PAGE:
Another problem you might have is performance degradation with ODBC clients. See KB #814410 for a potential hotfix from Microsoft Support, after making sure ODBC logging is disabled (Control Panel / ODBC Data Sources), or you can use the component checker to rollback to an earlier version of MDAC than the one that ships with SP3 (see KB #307255 for more information).
Did the install not complete successfully?
There has been much confusion surrounding the installation of SP3, and many people have reported problems which either left their server in a bad state, or simply didn't upgrade the server to protect them.
Before assuming that the service pack install didn't work, run the following query:
This should return:
If this is what it returns, then you have installed SP3 successfully (if you don't get 760 as the build number, see Article #2160 to identify which version you have).
If you are seeing slower query plans after installing SP3, see KB #830298.
You might also see the following error in the event log:
To resolve this issue, please see KB #814572 for a workaround (which also suggests using SP3a, so if it fails or seems like too much work, just grab the newer download).
MSDE has its own version of SP3, shipped later than other editions of SQL Server 2000. Before you go any further, please see KB #831862 for an update on the changes in MSDE 2000 Release A (SP3a)—updated January 2005. You may be vulnerable to W32.Slammer if you have any of the products listed here. You should also check this comprehensive list to see products from other vendors that may have made you vulnerable. (To verify for certain whether or not you are vulnerable, please see Article #2441.)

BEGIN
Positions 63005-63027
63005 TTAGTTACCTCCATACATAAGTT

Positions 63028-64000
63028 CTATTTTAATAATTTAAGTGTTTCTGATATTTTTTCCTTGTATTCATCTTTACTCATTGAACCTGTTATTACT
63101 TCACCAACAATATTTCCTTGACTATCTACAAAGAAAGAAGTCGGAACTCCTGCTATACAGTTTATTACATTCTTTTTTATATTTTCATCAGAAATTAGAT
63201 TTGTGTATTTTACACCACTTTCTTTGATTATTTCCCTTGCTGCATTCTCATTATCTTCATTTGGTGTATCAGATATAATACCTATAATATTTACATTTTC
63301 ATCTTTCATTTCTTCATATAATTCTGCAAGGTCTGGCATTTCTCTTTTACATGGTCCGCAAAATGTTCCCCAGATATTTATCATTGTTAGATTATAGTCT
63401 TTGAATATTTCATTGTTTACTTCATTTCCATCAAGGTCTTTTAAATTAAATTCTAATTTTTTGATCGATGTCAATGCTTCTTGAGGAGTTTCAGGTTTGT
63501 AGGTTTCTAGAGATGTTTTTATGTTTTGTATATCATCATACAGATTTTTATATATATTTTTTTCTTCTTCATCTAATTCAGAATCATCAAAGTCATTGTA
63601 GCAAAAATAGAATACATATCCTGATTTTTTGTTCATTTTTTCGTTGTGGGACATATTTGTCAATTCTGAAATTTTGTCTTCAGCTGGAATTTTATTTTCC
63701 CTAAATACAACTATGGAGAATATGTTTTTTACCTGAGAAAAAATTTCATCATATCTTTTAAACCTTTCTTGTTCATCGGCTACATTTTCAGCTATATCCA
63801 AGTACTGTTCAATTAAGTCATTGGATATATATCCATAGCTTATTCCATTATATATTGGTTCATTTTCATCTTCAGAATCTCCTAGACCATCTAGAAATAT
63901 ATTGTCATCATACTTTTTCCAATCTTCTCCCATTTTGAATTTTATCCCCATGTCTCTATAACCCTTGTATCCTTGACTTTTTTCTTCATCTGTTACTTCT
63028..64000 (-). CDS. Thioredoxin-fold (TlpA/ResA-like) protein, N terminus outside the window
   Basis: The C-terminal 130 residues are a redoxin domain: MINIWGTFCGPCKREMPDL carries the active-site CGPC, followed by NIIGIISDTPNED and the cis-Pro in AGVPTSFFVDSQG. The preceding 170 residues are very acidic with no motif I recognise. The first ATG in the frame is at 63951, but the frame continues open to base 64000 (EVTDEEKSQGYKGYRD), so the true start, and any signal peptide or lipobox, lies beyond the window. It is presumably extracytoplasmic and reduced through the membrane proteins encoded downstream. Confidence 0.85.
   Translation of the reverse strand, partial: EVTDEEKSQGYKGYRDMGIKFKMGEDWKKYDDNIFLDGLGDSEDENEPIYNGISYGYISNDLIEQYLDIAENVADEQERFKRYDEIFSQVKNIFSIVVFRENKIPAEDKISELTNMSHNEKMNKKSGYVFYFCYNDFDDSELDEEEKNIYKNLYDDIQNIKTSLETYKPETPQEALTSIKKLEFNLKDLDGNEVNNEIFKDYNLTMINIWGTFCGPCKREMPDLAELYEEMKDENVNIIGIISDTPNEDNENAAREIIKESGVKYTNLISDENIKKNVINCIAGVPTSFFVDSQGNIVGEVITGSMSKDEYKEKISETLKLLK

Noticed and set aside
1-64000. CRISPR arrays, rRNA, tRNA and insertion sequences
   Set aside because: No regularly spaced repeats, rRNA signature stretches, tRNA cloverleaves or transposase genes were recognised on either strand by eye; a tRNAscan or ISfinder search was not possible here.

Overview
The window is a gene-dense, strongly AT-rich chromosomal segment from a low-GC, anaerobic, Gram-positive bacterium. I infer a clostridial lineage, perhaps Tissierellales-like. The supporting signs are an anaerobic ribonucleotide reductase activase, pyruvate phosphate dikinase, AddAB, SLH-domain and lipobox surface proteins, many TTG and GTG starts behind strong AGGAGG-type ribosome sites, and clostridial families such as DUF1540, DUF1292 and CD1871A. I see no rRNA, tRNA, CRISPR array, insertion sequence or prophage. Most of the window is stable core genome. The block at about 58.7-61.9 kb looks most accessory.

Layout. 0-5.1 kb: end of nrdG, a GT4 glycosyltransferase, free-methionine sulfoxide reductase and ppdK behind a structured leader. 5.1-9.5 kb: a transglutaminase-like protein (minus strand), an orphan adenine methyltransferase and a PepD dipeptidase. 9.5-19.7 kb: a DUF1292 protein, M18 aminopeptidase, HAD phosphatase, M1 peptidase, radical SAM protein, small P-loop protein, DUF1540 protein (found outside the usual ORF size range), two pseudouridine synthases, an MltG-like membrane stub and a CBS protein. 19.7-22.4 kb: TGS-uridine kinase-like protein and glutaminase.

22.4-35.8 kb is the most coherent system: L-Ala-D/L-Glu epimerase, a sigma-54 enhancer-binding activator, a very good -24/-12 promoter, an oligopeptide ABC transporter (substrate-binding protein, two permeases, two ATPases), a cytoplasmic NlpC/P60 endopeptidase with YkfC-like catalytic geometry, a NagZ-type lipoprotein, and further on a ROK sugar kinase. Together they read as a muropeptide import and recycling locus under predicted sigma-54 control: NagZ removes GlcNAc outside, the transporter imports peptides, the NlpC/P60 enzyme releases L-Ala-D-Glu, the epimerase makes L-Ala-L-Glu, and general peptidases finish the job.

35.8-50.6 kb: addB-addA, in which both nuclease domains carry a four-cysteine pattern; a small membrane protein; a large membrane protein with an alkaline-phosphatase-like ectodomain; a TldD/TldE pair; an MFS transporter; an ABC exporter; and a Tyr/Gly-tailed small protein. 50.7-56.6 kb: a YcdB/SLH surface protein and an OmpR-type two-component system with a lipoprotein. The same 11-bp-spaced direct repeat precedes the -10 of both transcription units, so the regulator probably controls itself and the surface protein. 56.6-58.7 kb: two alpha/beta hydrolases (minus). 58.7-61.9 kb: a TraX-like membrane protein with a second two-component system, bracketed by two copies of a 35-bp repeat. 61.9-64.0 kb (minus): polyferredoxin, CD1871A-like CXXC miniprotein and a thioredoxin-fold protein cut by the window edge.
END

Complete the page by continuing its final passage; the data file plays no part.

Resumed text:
In addition to requiring a different SP installer than other editions of SQL Server 2000, the way you use the EXE you download really depends on how MSDE was initially installed. Many of the problems people are having with SP3 for MSDE is that they've been trying to apply the service pack meant for either the Standard and Enterprise editions or for different 'flavors' of MSDE.